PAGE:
Cricket Australia (CA) chief executive Nick Hockley on Sunday (December 26) said it has got the police involved after a confidential report on alleged drug use by a "well-known" player was leaked to the media.
The Age newspaper reported on Sunday that it had received a recording of a phone call between a woman, who described herself as a "high-class" escort, and Cricket Australia's former integrity chief, Sean Carroll, in which she alleged a player was using cocaine and dancing naked on the balcony with numerous woman.
Hockley has dubbed the allegations surrounding the former player as "unsubstantiated" and "historical".
"I saw the article this morning. Those reports are unsubstantiated," Hockey told reporters.
"They are historical. Any stealing of confidential information is a crime. We have reported it and are getting assistance from Vic Police.
"It's really important people are able to contact our integrity line in full confidence that it is going to be kept secure. Certainly our processes, we review them regularly, to ensure they are absolutely best practice."
The Melbourne daily said the recording had been sent to the paper via an encrypted email service from an anonymous address.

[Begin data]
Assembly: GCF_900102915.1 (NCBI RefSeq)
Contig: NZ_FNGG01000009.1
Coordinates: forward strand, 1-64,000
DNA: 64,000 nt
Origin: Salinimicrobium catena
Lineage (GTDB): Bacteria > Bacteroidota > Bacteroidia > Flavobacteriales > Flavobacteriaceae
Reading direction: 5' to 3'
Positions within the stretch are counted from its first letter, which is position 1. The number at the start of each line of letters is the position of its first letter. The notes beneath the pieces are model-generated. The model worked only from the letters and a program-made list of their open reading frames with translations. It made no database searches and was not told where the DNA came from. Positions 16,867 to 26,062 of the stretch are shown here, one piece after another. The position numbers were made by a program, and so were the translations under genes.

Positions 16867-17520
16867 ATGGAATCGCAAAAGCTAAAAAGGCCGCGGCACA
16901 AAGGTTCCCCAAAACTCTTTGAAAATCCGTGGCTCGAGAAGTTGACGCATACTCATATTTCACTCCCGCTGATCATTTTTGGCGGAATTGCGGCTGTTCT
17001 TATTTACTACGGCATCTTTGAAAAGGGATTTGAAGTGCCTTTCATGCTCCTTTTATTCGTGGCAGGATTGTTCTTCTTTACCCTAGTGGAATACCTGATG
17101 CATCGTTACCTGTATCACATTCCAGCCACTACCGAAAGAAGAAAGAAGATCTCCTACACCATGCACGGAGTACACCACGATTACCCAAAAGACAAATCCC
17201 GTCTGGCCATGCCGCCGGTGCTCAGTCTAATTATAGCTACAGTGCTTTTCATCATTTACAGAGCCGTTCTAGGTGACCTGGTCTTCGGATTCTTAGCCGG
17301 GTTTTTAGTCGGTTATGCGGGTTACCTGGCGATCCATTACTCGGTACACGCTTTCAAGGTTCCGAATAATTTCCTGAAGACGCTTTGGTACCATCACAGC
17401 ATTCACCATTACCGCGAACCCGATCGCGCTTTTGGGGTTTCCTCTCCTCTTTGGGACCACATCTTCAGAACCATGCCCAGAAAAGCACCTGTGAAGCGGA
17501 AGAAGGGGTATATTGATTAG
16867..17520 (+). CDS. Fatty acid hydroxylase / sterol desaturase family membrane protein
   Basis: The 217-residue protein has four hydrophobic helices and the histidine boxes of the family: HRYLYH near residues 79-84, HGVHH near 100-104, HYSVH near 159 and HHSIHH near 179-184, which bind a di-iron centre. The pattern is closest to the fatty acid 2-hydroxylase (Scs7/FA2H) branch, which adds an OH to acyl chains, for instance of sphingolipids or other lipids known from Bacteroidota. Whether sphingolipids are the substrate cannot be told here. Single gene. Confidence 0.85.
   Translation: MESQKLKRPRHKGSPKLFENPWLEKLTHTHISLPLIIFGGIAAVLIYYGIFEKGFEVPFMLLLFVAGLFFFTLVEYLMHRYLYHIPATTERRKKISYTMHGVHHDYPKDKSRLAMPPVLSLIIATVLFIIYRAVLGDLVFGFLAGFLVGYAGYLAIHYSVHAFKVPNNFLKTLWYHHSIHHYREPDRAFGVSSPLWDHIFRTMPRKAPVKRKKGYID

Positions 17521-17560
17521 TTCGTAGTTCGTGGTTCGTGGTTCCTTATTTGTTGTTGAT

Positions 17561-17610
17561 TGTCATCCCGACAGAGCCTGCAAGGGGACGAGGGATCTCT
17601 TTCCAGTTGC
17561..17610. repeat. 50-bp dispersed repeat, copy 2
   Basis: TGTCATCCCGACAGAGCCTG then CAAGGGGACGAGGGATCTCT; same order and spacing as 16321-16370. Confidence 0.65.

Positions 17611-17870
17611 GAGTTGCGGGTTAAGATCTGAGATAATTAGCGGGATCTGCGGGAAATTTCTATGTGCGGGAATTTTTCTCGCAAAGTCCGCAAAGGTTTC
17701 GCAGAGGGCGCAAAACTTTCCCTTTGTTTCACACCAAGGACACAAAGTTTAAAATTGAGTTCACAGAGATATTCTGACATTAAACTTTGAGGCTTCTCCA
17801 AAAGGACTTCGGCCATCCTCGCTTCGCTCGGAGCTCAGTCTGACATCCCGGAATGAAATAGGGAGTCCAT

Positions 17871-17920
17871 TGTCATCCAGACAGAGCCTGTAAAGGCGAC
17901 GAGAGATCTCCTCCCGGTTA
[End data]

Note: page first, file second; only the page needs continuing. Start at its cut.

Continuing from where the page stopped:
The source of the leak claimed to be a former CA staffer "who wanted to expose flaws in its integrity unit". Carroll left CA a year ago.
The leak comes just over a month after Tim Paine resigned as Test captain on the eve of the Ashes, and later stepped away from all forms of cricket, after it came to light that he was investigated for a sexting incident with a Cricket Tasmania colleague in 2017.
Hockley, meanwhile, said CA is committed to sending its team to Pakistan in March next year despite fresh COVID-19 concerns over the omicron strain.
Australia's last tour to Pakistan took place 24 years ago, after which series between the two countries have only been played in Australia, UAE and England because of security issues in Pakistan. "We just had a (CA management) team go over to Pakistan. We are working closely with the PCB and all the authorities.
"It's a really complex endeavour, we are very committed to touring. It is absolutely our intention to tour as long as it is safe to do so," Hockley said.